A suggested mechanism for spinal cord stimulation (SCS) effects on vasodilation, via effects on spinal neurophysiology. (1) SCS at dorsal columns activates large-diameter fibers, mainly Aβ-fibers. Branches of these fibers in the superficial laminae connect to spinal interneurons (2), which are activated following SCS and subsequently activate small-diameter, high-threshold sensory afferent fibers (3), activating both the central terminals and antidromic activation of neurotransmitter release from peripheral terminals, and also leading to (4) inhibition of the sympathetic efferent fiber.

Sympathetic Nervous System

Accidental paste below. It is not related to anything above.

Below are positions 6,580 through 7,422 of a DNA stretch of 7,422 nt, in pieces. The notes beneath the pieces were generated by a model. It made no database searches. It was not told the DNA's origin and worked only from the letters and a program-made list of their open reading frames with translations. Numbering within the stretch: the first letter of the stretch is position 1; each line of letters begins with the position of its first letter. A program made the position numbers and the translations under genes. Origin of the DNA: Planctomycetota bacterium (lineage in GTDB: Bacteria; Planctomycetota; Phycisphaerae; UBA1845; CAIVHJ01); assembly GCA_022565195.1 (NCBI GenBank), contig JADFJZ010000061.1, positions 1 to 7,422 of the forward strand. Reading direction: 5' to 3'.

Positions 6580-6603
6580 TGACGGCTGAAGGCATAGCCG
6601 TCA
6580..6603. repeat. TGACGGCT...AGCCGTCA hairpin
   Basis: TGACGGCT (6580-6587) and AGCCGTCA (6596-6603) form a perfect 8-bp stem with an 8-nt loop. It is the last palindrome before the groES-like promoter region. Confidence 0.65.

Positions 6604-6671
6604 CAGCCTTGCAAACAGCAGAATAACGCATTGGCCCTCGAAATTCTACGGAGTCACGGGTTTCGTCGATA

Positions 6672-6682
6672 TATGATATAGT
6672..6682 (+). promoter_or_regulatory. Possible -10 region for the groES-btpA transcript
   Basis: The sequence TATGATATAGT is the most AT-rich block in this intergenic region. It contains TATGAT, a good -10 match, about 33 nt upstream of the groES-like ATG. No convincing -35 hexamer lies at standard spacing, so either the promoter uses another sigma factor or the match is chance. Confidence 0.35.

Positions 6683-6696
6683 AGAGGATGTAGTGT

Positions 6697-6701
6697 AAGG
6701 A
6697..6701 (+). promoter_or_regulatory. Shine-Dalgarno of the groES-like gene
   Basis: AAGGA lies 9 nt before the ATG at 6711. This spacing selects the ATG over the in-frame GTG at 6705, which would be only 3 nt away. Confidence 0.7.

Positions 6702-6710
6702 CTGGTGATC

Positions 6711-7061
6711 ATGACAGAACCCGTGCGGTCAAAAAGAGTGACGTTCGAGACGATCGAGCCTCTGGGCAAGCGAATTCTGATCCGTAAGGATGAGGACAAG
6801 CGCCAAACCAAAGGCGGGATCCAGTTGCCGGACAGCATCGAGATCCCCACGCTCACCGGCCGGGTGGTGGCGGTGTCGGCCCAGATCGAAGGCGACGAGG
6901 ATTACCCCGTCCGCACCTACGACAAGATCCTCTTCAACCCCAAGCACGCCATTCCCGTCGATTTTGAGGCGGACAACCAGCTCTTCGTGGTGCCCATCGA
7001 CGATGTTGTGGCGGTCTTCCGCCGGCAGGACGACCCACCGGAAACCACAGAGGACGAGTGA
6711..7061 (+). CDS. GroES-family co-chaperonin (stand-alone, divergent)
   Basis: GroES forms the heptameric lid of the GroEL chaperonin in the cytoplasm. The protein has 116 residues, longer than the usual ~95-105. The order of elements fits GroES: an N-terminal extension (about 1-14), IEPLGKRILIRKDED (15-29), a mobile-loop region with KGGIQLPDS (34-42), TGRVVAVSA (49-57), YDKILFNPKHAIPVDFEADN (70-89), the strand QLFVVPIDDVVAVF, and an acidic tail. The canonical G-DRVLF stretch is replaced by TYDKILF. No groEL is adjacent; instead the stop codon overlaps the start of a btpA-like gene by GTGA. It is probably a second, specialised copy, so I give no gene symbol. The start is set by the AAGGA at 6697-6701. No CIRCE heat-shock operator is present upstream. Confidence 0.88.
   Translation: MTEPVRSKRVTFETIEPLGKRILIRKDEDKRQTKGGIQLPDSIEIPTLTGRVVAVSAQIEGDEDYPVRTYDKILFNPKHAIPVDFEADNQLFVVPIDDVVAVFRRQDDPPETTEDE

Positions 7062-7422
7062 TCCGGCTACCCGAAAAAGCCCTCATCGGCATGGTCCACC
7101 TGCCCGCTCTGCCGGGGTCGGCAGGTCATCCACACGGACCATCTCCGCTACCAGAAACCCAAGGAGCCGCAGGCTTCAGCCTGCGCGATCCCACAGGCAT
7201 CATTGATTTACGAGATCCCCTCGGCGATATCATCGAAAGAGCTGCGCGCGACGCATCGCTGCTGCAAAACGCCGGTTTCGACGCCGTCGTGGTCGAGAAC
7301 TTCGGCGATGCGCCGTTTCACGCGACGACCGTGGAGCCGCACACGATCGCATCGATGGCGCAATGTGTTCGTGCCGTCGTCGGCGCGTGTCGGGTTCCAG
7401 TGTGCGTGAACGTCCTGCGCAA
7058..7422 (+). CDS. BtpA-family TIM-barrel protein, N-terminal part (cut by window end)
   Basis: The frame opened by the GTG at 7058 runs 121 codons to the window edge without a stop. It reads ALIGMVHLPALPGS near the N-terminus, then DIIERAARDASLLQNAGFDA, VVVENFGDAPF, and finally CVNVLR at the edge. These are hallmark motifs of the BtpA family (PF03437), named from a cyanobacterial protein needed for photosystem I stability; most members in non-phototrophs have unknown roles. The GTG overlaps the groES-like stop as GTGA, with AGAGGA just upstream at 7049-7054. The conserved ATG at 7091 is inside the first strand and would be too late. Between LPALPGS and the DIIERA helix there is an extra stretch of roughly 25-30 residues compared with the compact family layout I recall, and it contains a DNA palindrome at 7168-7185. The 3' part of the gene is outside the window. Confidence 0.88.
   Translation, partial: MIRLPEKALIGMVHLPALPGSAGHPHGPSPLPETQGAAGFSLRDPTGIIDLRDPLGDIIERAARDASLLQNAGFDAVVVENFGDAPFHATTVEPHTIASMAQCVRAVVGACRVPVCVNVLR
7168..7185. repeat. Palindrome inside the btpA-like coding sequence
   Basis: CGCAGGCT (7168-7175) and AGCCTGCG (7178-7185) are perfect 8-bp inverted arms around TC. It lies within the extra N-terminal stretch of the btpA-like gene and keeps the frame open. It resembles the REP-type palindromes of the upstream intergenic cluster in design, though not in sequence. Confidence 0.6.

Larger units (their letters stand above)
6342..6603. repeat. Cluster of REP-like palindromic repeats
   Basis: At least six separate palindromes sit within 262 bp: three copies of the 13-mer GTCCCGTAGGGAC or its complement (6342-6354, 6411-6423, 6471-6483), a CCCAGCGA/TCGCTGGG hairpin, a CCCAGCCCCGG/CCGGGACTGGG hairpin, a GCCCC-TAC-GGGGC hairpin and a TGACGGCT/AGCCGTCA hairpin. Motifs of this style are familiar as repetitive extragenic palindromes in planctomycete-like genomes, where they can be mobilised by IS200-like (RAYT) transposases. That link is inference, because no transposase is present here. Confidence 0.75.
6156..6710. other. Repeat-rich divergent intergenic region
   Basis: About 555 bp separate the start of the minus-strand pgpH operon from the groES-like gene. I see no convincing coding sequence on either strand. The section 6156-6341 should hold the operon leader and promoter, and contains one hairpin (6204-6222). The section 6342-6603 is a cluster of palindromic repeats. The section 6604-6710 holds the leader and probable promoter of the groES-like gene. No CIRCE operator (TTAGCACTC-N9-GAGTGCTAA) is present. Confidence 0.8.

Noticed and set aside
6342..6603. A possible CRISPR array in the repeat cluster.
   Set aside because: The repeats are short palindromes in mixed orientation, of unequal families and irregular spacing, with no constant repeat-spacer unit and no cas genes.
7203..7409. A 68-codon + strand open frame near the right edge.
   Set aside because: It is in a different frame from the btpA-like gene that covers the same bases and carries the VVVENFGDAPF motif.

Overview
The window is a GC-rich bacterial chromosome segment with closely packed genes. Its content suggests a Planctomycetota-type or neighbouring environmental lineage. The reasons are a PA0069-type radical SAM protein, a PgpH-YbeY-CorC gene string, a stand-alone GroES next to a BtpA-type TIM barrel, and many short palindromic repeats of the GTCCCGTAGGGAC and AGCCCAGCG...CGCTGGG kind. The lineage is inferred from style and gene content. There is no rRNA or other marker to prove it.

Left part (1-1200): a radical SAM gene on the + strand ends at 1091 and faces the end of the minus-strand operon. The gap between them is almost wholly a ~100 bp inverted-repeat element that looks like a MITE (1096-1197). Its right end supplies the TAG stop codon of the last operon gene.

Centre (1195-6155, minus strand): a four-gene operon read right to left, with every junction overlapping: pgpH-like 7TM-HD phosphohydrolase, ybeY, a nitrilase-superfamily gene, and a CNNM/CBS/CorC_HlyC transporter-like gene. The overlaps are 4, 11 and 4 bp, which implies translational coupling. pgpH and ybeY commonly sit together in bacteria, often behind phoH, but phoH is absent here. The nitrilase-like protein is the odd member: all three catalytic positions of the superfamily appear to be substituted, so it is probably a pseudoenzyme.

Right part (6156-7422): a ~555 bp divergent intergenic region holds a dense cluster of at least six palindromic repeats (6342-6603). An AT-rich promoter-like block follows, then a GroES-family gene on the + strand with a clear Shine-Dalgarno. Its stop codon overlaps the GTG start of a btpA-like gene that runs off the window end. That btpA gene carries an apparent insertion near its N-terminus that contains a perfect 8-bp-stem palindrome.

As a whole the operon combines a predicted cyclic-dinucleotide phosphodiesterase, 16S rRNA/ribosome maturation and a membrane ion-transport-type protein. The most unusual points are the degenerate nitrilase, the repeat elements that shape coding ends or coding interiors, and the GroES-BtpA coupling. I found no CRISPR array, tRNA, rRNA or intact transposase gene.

The second mechanism by which SCS may influence vasodilation is via actions on the sympathetic nervous system. No studies have explored this in detail with respect to neuropathic pain or CRPS, but data are available from normal animal models and an animal model of angina pectoris. Both antidromic activation of sensory afferent fibers and inhibition of sympathetic efferents contribute to vasodilation [22]. Studies showed that vasodilation induced by SCS predominately was dependent on antidromic activation of sensory afferents when the temperature of the hindpaw was maintained at moderate temperatures, and relied on both antidromic activation of sensory afferent fibers and inhibition of sympathetic efferent fibers when the hindpaw was cooled [25]. Thus, SCS-induced vasodilation appears to depend on two complementary mechanisms.